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  5. "Это яблоко можно есть?"

"Это яблоко можно есть?"

Translation:May I eat this apple?

November 18, 2015



The first thing that came to mind was "Can this apple be eaten."

I understand that it's implied, but the question doesn't actually have "me" in it. Maybe I'm not asking for myself. Shouldn't it be like I tried to translate?


Anyone? Why is the suggested answer "may I" instead of "may we" or "may anyone"? And why do we know the question isn't posed by someone asking whether the object is edible? Could definitely use some guidance.


Можно is asking "is it possible" in singular form unless modified by other words or context.


The reason it is "May I" because as I grew up it was "Mother May I" asking permission, not mother can I. Edible - if it is safe to eat.


"May this apple be eaten" not accepted 5 July 2018. Reported.


It is asking permission, not just general question. That is why...


September 2019 still not accepted


Still not accepted on 31 January 2019


Still not accepted 10 April 2019


28 March 2020 still no :(


July 28 2020, еще нет


3 july 2020, no


6 October 2020, same problem :/

[deactivated user]

    Hi! I thought it was "is one allowed to eat this apple"? You are right. There's nothing in this sentence that implies who is asking permission to eat the apple... Regards from Madeira Island.


    "Is it allowed to eat this apple?" might work or not? not sure if i have to report it.

    [deactivated user]

      Yes, I believe it should work too.


      That's pretty awkward sounding english


      That is correct however, it is very uncommon and sounds odd. Most objects are either given he/she or their names. If 'it' was replaces by a name or are possessive pronoun (he/she/they etc) then it would work.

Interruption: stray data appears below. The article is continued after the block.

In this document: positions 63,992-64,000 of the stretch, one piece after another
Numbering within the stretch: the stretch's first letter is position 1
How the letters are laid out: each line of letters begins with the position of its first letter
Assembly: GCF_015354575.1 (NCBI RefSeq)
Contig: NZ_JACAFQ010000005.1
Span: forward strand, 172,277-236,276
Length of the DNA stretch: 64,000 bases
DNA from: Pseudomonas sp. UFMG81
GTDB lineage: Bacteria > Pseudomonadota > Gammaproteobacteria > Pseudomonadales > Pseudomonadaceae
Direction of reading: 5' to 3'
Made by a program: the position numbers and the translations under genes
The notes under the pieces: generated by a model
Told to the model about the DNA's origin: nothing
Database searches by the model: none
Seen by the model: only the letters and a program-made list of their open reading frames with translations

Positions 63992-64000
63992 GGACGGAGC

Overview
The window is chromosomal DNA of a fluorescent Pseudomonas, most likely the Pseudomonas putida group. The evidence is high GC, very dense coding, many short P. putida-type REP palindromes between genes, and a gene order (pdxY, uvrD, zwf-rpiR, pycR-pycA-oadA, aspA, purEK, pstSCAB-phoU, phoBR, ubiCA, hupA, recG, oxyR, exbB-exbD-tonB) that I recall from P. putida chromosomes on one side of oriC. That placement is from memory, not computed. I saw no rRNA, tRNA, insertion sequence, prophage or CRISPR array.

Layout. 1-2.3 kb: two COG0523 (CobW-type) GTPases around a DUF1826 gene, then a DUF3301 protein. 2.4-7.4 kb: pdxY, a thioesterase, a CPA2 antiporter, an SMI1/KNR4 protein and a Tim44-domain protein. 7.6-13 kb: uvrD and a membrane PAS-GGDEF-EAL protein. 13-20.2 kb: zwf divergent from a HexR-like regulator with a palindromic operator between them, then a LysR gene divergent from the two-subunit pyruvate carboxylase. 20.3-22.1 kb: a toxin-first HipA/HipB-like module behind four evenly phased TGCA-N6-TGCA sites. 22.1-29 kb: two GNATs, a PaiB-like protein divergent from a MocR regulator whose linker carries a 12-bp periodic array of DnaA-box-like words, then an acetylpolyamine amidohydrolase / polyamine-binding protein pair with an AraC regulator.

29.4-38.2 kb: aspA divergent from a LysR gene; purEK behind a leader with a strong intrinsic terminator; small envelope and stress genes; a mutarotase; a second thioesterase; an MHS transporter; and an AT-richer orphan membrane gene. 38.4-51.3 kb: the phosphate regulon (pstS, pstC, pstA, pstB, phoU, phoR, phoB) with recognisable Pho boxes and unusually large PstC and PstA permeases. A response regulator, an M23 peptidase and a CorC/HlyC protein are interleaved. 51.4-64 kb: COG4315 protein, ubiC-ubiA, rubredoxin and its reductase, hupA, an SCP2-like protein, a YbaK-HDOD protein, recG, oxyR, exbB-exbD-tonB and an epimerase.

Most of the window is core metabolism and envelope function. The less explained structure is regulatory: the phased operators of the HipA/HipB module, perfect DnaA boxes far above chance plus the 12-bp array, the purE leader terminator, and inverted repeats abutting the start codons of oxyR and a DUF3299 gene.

Word placement in Russian is mindboggling.


      "Is it possible to eat this apple?" is not the appropriate translation?


      That sounds really weird, like you're asking if you're physically capable of eating the apple. I guess this sentence could mean that but it would be very unusual. You're asking about what is permitted, not what is possible.


      Thank you for your reply. I actually thought that the sentence is about asking if it is possible (objectively) to eat an apple, not if it's permissible to eat it.

      It would be nice to hear an opinion from a native speaker. :)


      Oh, OK. Можно definitely can mean "permitted" as well as "possible", see e.g. https://en.wiktionary.org/wiki/%D0%BC%D0%BE%D0%B6%D0%BD%D0%BE (one can, one may) and the antonym https://en.wiktionary.org/wiki/%D0%BD%D0%B5%D0%BB%D1%8C%D0%B7%D1%8F#Russian (prohibited, forbidden)/


      I think your first instincts were correct. The contexts implied by "possible" are very weird. Like Snow White asking the evil queen if it is possible to eat the [poisoned] apple.